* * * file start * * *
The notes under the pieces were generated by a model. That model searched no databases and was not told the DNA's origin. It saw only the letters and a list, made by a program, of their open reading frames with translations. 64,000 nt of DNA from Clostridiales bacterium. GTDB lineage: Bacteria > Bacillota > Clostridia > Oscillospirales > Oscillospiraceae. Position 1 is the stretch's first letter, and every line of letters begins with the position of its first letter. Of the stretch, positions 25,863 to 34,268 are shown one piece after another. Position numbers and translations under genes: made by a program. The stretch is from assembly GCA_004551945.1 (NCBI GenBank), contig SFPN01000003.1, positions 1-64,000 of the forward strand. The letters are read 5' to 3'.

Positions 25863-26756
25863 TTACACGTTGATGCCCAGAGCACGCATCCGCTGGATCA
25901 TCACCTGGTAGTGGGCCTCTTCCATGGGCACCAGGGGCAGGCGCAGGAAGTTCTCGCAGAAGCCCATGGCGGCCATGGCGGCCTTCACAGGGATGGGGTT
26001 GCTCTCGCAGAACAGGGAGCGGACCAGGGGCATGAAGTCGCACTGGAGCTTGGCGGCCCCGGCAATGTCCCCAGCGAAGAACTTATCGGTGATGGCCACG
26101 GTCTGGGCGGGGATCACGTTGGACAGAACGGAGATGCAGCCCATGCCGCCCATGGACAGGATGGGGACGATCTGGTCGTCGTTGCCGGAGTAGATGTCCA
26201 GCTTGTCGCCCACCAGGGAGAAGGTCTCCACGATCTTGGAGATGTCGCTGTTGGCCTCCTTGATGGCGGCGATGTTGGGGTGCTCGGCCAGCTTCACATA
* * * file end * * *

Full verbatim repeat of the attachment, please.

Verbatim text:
The notes under the pieces were generated by a model. That model searched no databases and was not told the DNA's origin. It saw only the letters and a list, made by a program, of their open reading frames with translations. 64,000 nt of DNA from Clostridiales bacterium. GTDB lineage: Bacteria > Bacillota > Clostridia > Oscillospirales > Oscillospiraceae. Position 1 is the stretch's first letter, and every line of letters begins with the position of its first letter. Of the stretch, positions 25,863 to 34,268 are shown one piece after another. Position numbers and translations under genes: made by a program. The stretch is from assembly GCA_004551945.1 (NCBI GenBank), contig SFPN01000003.1, positions 1-64,000 of the forward strand. The letters are read 5' to 3'.

Positions 25863-26756
25863 TTACACGTTGATGCCCAGAGCACGCATCCGCTGGATCA
25901 TCACCTGGTAGTGGGCCTCTTCCATGGGCACCAGGGGCAGGCGCAGGAAGTTCTCGCAGAAGCCCATGGCGGCCATGGCGGCCTTCACAGGGATGGGGTT
26001 GCTCTCGCAGAACAGGGAGCGGACCAGGGGCATGAAGTCGCACTGGAGCTTGGCGGCCCCGGCAATGTCCCCAGCGAAGAACTTATCGGTGATGGCCACG
26101 GTCTGGGCGGGGATCACGTTGGACAGAACGGAGATGCAGCCCATGCCGCCCATGGACAGGATGGGGACGATCTGGTCGTCGTTGCCGGAGTAGATGTCCA
26201 GCTTGTCGCCCACCAGGGAGAAGGTCTCCACGATCTTGGAGATGTCGCTGTTGGCCTCCTTGATGGCGGCGATGTTGGGGTGCTCGGCCAGCTTCACATA